It shoots some rays at the target and reads the response. It's more like a sonar device than a camera and it if works, this will be not only more effective at detecting threats, but also much better for personal privacy.
(H/T to Schneier's Blog for the link)
The agencies that are supposed to protect us turned against us. It's depressing that more hasn't been done about this and sooner.
Of course, you know why Bush isn't defending them the same way as some other agencies? Because he didn't authorize it and therefore doesn't need to shield them to cover his own butt. That's my guess anyway.
Just another example for why we need federal monitoring and regulation of certain industries and services. Stuff like this would go on all the time if there wasn't oversight and corresponding accountability. Just look at the presidential adminsitration for an example.
Now to see if anything comes of this.
(Circulating everywhere online, but I got it at The Consumerist)
According to their annual report to congress, the Federal Trade Commission recieved over 69,000 complaints that debt collectors were violating the Fair Debt Collection Practices Act (the law that prevents them from harassing you or using dirty tactics to try and get you to pay a debt). In response, the FTC filed against 3 debt collectors.
Schneier has a great summary article of how citizen informants combined with officials who won't take responsibility for over-reacting over the last few years is making America look dumber and dumber every day.
Here's an excerpt:
Causing a city-wide panic over blinking signs, a guy with a pellet gun, or stray backpacks, is not evidence of doing a good job: it's evidence of squandering police resources. Even worse, it causes its own form of terror, and encourages people to be even more alarmist in the future. We need to spend our resources on things that actually make us safer, not on chasing down and trumpeting every paranoid threat anyone can come up with.
Adding another nail to the coffin for citizen trust in Verizon (assuming there was any to begin with), it turns out that they did in fact participate in the illegal spying program.
Not surprisingly, a class-action lawsuit has begun against Apple and AT&T becuase of their firmware update that some claim was intentionally designed to break any iPhone that someone had unlocked.
The real problem here is that people really like the iPhone. As soon as it came out, busy hackers got to work unlocking it so it could be used with another cell provider's service and have 3rd party programs installed on it. Apple and AT&T didn't like that and soon issued a new update to the phone which caused many of the ones that had been "hacked" to break. There are some who think it was done intentionally.
While I can certainly imagine it, you would think that they would have anticipated the legal and customer backlash. You would think… but companies have made these kinds of mistakes before.
If you've been on college campuses these days, you'll often see the booths where you get a free shirt or coffee mug for signing up for a credit card. Well, it's pretty obvious that college kids have no idea how to handle credit and the credit card companies know it.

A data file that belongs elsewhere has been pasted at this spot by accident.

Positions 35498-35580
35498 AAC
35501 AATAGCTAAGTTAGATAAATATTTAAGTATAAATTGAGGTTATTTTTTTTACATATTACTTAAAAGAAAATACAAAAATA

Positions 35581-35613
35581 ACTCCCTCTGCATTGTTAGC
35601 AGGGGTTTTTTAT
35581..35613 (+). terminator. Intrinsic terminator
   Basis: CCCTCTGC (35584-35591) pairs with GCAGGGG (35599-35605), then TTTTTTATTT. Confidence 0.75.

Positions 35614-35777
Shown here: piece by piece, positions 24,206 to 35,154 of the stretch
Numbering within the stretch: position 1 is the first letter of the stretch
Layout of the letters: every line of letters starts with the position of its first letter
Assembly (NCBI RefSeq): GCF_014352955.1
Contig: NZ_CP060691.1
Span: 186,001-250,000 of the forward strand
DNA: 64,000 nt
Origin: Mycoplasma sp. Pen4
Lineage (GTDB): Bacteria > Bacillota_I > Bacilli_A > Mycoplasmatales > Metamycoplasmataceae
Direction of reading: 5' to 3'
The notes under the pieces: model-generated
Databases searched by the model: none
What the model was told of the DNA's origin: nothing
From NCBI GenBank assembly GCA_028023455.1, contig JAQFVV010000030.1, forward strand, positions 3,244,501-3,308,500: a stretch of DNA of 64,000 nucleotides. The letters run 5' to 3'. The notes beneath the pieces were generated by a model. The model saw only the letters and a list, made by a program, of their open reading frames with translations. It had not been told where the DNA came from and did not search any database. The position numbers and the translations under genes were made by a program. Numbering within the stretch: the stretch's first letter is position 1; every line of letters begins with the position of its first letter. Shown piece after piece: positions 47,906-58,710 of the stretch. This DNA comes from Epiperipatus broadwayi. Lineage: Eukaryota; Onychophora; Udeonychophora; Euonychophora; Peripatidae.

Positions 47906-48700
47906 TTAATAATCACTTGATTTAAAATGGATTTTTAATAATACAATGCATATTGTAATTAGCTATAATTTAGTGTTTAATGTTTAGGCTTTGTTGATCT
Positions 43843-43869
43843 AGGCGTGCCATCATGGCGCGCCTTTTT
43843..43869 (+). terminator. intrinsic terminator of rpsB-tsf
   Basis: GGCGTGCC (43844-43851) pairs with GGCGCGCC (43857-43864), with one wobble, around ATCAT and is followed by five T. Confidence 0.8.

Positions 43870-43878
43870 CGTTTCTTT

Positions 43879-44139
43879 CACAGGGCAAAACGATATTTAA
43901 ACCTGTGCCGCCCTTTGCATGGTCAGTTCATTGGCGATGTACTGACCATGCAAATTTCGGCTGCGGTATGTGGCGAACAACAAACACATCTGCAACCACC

Rhoades took the job and signed up roughly 30 students for cards. He regrets any trouble he caused other students from his actions.
Still, his actions may have been most damaging to himself. He ended up with $13,000 worth of debt that he is now struggling to repay.
We don't get any training how to deal with and manage credit, but we get plenty of training on how to get and abuse it. So sad…
(H/T to The Consumerist for the link)
“When you receive complaints across the board, from firefighters to lawyers, from retirees to construction workers, all of whom feel they were unfairly manipulated by their cell phone company, you have a problem, ? Attorney General Lori Swanson said. She was joined at a State Capitol news conference by a number of Minnesota consumers who described their problems with the company.
In other words, these aren't people who are not paying attention to the legal agreements and they're most likely not lying to get out of their agreements. In fact, the article says that Sprint has had over 30 thousand complaints against them in the last 3 years registered with the Better Business Bureau.
I knew ATT/Cingular was bad, but I didn't know about Sprint. That doesn't leave many carriers to choose from.
Verizon is no better. So much for them.
It turns out that Comcast thinks they have the right to control how someone uses the Internet. Bittorrents, often, but not always used to distribute copyrighted content is one of the types of filesharing that big nasty companies like the RIAA target. Whether in the spirit of cooperation with the RIAA or just to save a little money by preventing heavy Internet users from actually using the Internet, Comcast is throttling Bittorrent shares and actually blocking seeders (people who provide the content originally).
If this disgusts you, now is a good time to become a supporter of net neutrality.
AT&T, world known for their honesty and loyalty to customers (this is sarcasm folks), was required to offer a $10 per month DSL service (as a condition of their Bellsouth merger) which they now say that nobody seems interested in. It's hard to be popular if no one knows about it though.
That being said, spread the word! Make sure everyone has a chance to cut their fees by switching to this plan. This doesn't do near enough to put AT&T to justice, but if you're already a customer and don't need the high bandwidth, make sure they don't get away with hiding their mandated $10 plan.